As far as Thomas goes, what impresses me most is A) the defense against Vasquez, B) the willingness to take big shots without fear, C) the passing and assists, and D) the 5 boards. Isaiah Thomas is clearly the 3rd best G right now, and, in my opinion anyway, that says a lot about how talented Isaiah Thomas is. Nothing he is doing is well above and beyond his capability. Hopefully the young man keeps it up.
Bottom line? You can't win games you don't play. The Kings played just enough at the right times with a few excellent performances to pull out a victory against the Western Conference's worst team on the road. Nothing to write home about, but that's the way it goes. Beating the Hornets is something you do if you want to be a 500 team.
Tomorrow Minnesota with the opportunity of (gasp in delight...) winning 4 games? Can the Kings take advantage of Kevin Love's absence? Stay tuned....
There has been plenty of talk, talk I've avoided here on purpose, about how a San Francisco hedge developer wants to bring back the NBA to Seattle. There was a lengthy piece in the Seattle Times (now the city's lone periodical after the Seattle PI shut down to onlinedom in March of 2009) yesterday about what kind of obstacles need to be hurdled in order to build a new arena in the SODO District.
First off, why the SODO district? Well, among other things, it's close to Safeco Field and Century Link Field so the infrastructure are already in the area to support a large project. If nothing else, the infrastructure will simply be an extension of those buildings. Second, SODO is almost entirely an industrial district so building a new structure there doesn't cause the same kind of traffic tie-up's that typically would be had in other places.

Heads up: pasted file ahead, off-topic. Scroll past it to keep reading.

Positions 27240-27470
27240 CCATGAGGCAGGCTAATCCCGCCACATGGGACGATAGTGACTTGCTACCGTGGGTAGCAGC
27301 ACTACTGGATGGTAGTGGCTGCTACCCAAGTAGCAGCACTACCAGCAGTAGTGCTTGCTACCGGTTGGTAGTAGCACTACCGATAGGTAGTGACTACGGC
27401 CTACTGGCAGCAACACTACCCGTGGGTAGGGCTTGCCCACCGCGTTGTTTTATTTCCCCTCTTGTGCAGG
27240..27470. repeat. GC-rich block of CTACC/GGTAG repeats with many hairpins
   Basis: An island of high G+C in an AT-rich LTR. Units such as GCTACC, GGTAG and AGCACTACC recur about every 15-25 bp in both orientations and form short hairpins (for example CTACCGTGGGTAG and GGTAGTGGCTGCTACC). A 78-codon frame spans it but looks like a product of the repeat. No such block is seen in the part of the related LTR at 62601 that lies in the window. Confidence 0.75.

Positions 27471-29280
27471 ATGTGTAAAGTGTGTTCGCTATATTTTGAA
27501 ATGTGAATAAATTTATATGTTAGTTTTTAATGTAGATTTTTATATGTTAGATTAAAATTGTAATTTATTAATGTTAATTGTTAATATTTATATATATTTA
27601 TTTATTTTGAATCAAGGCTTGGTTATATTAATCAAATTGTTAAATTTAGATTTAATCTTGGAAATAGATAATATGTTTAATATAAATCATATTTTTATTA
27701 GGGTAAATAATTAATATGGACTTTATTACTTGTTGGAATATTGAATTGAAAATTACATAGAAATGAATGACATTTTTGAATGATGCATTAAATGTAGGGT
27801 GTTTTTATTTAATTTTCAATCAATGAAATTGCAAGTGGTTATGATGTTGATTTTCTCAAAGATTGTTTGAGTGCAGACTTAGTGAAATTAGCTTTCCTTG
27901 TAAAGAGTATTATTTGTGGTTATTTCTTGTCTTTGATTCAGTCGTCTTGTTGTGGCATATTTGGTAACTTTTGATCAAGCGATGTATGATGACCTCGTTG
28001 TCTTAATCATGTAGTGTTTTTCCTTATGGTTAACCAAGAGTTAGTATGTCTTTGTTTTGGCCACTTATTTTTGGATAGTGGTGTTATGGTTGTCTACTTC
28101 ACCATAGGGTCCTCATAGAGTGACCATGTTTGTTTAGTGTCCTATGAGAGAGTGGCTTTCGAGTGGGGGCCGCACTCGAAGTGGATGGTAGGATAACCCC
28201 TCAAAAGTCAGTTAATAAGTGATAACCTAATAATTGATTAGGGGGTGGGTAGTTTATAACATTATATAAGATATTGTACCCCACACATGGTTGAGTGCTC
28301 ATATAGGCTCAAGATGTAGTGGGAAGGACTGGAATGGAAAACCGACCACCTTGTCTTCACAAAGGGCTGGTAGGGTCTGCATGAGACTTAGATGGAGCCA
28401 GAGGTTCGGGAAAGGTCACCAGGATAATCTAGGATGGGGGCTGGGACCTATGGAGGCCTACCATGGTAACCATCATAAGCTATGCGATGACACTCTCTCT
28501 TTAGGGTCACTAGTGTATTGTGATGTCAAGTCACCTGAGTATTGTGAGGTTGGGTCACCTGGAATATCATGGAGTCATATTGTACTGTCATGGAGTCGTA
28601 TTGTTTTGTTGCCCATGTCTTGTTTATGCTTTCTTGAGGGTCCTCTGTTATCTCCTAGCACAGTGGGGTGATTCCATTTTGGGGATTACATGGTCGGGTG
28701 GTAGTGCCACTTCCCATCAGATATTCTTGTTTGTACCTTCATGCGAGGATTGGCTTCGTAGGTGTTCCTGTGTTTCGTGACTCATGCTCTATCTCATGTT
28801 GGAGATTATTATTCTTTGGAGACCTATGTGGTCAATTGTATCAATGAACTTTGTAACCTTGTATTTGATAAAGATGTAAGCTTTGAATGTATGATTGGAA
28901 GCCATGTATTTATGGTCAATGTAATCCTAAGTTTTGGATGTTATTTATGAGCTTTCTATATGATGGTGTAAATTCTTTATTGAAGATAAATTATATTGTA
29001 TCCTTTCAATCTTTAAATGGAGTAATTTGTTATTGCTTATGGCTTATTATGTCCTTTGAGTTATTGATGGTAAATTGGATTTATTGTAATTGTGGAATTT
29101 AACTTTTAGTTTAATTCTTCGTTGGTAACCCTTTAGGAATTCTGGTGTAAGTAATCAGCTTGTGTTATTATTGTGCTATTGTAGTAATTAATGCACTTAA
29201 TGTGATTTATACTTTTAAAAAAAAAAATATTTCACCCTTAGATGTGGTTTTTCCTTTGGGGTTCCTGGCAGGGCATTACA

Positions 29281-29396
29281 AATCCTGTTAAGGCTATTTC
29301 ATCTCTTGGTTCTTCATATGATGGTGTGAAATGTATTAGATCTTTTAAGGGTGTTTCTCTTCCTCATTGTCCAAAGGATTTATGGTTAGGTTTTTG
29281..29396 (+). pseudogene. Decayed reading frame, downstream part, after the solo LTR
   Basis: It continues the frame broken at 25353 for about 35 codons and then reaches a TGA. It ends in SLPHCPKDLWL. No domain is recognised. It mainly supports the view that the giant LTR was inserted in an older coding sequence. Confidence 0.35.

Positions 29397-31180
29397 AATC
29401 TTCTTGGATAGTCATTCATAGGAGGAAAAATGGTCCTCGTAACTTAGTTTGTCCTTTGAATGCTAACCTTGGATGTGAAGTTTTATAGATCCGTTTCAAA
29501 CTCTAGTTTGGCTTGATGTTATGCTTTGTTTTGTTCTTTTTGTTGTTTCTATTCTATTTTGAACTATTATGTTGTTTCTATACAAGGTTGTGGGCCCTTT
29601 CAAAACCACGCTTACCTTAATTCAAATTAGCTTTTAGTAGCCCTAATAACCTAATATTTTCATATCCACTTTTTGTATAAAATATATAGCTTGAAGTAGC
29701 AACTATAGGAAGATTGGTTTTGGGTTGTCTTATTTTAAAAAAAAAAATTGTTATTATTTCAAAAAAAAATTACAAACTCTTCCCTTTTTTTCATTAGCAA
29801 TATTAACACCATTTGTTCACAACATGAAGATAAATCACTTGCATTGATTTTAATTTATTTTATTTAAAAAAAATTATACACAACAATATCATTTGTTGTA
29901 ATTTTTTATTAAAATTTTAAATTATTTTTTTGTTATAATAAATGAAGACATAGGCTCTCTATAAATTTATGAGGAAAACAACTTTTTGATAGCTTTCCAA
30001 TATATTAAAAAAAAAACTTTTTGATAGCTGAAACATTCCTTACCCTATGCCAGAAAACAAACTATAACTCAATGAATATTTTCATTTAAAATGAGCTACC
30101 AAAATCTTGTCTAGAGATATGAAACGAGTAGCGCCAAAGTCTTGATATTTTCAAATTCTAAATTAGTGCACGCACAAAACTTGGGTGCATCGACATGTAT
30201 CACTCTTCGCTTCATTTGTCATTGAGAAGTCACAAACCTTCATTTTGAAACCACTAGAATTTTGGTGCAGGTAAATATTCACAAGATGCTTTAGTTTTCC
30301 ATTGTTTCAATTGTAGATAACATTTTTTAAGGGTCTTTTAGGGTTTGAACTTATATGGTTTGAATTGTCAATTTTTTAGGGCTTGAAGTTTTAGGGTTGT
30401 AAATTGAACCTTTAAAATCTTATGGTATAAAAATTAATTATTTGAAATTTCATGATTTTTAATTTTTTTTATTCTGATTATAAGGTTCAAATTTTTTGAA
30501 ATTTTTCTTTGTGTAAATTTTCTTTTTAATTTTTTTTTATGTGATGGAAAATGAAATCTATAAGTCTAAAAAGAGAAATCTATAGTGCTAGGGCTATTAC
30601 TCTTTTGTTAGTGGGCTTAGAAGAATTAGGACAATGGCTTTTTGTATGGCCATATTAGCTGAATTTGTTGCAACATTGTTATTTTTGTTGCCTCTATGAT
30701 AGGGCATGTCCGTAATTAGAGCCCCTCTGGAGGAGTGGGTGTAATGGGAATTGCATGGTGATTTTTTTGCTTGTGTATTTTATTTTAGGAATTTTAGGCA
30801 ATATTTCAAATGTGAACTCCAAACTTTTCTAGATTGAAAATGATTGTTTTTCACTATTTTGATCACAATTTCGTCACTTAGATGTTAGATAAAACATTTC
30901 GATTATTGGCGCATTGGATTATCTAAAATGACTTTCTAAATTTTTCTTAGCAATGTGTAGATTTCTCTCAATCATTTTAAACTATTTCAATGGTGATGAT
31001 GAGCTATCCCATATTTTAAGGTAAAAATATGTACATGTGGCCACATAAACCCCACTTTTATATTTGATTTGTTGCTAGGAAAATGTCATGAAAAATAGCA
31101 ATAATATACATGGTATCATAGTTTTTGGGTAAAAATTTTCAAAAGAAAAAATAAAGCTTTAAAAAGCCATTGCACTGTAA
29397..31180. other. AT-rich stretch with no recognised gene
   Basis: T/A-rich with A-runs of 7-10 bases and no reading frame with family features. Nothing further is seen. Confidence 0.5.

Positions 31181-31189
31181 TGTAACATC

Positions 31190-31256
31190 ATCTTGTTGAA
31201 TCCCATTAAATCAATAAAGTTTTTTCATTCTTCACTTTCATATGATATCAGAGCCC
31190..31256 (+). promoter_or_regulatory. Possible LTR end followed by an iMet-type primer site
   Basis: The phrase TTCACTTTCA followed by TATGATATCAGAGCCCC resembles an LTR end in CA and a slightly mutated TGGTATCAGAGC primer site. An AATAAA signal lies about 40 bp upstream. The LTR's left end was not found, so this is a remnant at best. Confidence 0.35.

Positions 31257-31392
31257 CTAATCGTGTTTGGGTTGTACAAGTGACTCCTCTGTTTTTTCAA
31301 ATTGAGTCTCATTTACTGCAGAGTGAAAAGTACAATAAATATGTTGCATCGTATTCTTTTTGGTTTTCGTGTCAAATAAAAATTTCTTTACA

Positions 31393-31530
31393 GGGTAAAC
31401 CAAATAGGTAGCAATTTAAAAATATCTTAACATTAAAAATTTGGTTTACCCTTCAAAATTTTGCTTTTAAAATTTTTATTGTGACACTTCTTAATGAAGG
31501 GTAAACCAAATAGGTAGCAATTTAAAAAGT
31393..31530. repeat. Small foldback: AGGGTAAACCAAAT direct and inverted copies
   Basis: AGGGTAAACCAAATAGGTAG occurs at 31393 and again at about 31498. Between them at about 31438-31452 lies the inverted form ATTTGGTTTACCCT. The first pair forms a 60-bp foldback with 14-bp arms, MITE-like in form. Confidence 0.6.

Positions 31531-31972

Hansen has acquired property south of Safeco Field's parking garage, between South Massachusetts and South Holgate streets east of First Avenue South, records show.
While sources have previously said at least one business owner has declined to sell, the issue of the city using its power of eminent domain to acquire the land is no longer a concern of Hansen's group, Seattle City Attorney Pete Holmes said during a recent interview with The Times editorial board.
Holmes did not elaborate, but his comments suggest Hansen's representatives have reached some sort of agreements.
Hirsh, managing partner of Stafford Sports LLC, who has extensive experience with arena deals, has estimated the cost of building a state-of-the art facility at about $400 million.